Thursday, 14 May 2009 11:38
On May 13 Congresswoman Carolyn McCarthy and Congressman Steve Israel (NY-02) hosted a press conference to announce the introduction of the No Fly, No Buy Act, which seeks to close the ‘terror gap’ by preventing people whose names appear on the Transportation Security Administration’s terrorist “no fly list” from being eligible to buy guns.
At the event, McCarthy and Israel were flanked by law enforcement officials and joined by the Brady Center to Prevent Gun Violence to highlight the importance of keeping guns out of the hands of people that are known or suspected terrorists and their continued commitment to fighting to strengthen gun violence prevention laws that protect police and our communities.
Under current law, terrorist watch list checks are not part of the Brady background check process, because being a suspected or known terrorist was and is not a disqualifying factor for firearm transfer/possession eligibility. The No Fly No Buy Act seeks to correct this serious loophole in the nation’s gun laws.
“For far too long, the ‘terror gap’ has left a wide open loophole in our nation’s gun safety laws that could allow terrorists to acquire guns the same way any law abiding citizen can. The No Fly, No Buy Act uses existing TSA data to update the NICS system with the names of known or suspected terrorists to disqualify them from passing the Brady Background Check. This is a common sense gun bill that will prevent guns from falling into the wrong hands,” McCarthy said.
Congressman Israel added, “Gun safety measures like the ‘No Fly, No Buy’ Act should be a no brainer for every member of Congress. It’s common sense legislation. I’m proud to be introducing this bill with Congresswoman McCarthy. She’s on a mission to end gun violence in this country, and for as long as I’ve been in Congress I’ve been proud to support her in those efforts.”
Newly released FBI data documents 230 occasions in 2006 where persons on the violent gang and terrorist watch list were able to purchase guns. Furthermore, in January 2005, the GAO reported that in a five-month period—Feb. 3, 2004 through June 30, 2004—NICS checks resulted in an estimated 650 terrorist-related record hits in their databases. Of these, 44 were found to be valid. However, 35 of these transactions were allowed to proceed because being identified as a known or suspected terrorist is not grounds to prohibit a person from being transferred a firearm under current law.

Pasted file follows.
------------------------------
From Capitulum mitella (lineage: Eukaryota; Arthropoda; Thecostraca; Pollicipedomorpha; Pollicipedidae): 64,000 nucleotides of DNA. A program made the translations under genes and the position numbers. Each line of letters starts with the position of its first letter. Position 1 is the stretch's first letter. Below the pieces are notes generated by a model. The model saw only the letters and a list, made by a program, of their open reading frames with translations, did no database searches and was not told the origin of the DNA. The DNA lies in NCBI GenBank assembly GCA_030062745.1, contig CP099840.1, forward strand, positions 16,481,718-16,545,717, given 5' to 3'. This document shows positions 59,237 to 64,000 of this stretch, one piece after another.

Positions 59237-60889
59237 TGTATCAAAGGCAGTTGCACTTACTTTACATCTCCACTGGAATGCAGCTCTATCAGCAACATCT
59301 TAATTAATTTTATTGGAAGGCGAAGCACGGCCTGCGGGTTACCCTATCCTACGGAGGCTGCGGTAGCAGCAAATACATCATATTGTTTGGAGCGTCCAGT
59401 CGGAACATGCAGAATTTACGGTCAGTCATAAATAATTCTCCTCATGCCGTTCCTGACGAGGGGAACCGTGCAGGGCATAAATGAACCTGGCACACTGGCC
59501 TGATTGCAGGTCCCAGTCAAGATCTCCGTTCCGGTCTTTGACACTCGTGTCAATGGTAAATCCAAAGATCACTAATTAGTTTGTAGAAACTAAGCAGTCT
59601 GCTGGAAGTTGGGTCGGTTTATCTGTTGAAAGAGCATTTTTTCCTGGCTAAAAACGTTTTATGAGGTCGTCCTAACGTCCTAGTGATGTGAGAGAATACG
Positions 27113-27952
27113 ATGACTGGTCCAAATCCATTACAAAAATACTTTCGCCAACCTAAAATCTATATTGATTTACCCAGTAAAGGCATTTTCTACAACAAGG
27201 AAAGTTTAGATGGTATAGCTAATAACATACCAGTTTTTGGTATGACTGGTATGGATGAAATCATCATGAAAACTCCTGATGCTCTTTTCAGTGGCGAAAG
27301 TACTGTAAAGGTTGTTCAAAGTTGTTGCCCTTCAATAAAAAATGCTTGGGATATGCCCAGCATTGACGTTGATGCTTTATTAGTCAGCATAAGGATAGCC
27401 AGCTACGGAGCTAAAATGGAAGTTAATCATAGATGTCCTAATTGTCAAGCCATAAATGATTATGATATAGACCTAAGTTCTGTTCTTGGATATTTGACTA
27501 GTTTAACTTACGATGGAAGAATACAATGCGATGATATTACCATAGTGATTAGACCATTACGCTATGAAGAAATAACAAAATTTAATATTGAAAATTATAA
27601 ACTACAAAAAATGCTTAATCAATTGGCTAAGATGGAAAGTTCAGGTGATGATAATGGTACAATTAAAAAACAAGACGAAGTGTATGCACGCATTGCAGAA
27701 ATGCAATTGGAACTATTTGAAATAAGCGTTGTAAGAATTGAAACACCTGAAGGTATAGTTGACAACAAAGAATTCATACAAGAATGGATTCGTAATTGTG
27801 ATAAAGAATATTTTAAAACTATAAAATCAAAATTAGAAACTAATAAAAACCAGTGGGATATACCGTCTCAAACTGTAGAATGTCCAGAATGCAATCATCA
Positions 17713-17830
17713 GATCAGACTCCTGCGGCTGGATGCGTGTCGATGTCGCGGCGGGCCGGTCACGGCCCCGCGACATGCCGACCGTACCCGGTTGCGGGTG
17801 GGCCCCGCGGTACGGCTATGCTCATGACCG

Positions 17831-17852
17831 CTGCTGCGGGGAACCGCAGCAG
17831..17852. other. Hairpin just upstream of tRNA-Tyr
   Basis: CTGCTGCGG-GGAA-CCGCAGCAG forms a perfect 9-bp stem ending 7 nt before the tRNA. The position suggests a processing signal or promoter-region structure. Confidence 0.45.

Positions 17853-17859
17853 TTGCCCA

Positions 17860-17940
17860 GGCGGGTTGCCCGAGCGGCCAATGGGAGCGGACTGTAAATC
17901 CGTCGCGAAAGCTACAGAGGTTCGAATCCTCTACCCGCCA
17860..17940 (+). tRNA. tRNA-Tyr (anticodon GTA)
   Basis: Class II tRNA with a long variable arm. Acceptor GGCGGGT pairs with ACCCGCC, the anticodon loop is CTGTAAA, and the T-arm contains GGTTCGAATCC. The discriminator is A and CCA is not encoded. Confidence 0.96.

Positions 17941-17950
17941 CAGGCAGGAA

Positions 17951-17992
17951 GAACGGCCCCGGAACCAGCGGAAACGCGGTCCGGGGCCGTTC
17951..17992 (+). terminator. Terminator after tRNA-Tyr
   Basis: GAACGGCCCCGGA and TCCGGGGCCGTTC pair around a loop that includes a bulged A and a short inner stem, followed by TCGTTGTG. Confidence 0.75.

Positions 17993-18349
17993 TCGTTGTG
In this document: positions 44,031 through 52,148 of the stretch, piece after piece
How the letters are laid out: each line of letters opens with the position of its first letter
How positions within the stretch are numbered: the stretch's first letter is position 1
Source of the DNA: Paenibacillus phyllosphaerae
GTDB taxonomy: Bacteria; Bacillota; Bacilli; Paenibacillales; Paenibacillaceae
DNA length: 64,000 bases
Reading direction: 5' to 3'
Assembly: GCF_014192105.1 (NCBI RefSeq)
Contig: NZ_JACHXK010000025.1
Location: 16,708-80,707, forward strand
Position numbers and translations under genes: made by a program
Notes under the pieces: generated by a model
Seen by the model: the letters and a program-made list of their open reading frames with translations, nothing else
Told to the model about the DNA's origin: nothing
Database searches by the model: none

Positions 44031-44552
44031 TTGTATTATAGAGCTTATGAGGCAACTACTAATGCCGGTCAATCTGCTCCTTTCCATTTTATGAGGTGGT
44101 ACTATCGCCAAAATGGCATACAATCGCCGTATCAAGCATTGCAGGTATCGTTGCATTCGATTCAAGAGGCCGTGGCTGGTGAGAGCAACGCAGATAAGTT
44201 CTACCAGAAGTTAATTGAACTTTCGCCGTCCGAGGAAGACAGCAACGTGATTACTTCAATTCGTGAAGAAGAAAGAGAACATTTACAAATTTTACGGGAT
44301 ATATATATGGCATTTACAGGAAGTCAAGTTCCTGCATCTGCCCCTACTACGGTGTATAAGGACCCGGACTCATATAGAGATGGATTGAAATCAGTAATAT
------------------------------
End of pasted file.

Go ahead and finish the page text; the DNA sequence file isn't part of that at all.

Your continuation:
Since September 11, 2001, Congress has passed many laws to improve homeland security. Yet, this loophole remains open. If someone is denied the chance to board an airplane because of suspected ties to terrorists, then they should also be denied the opportunity to purchase a gun.
Individuals with ties to terrorists have bought guns in the past and used them to kill Americans.
In the summer of 2007, six terror suspects were arrested for plotting an attack on Fort Dix after trying to buy an assortment of M-16s, AK-47s, and handguns from a government informant.
On Dec. 22, 2008, five of the six suspects were convicted of conspiracy to kill U.S. military personnel - three of those convicted were sentenced yesterday to life in prison without possibility of parole. The sixth suspect pleaded guilty in October 2007 to providing firearms to illegal aliens, and was sentenced to 20 months in prison. In addition, four of the five suspects convicted of conspiracy were also convicted of illegal gun possession.
On Feb. 23, 1997, Ali Abu Kamal opened fire on the observation deck of the Empire State Building with a handgun purchased in Florida in violation of federal law, killing one tourist and wounding six others before killing himself.
On March 1, 1994, Rashid Baz shot and killed 16-year old Ari Halberstam on an on-ramp to the Brooklyn Bridge. Baz was armed with a machine gun, a 9 MM pistol, and a “street sweeper” shotgun.
On Nov. 5, 1990, El Sayed A. Nosair assassinated Rabbi Meir Kahane in a Manhattan hotel with a .357 revolver with a defaced serial number. Nosair was linked to the perpetrators of the 1993 World Trade Center bombing.
The No Fly, No Buy Act of 2009 seeks to close the terror gap. The bill amends the Brady Handgun Violence Prevention Act to prohibit: (1) the sale or other disposition of a firearm or ammunition to any person knowing or having reasonable cause to believe that such person is an individual required to be prevented from boarding an aircraft; and (2) the shipment, transport, possession, or receipt of a firearm or ammunition by such individuals.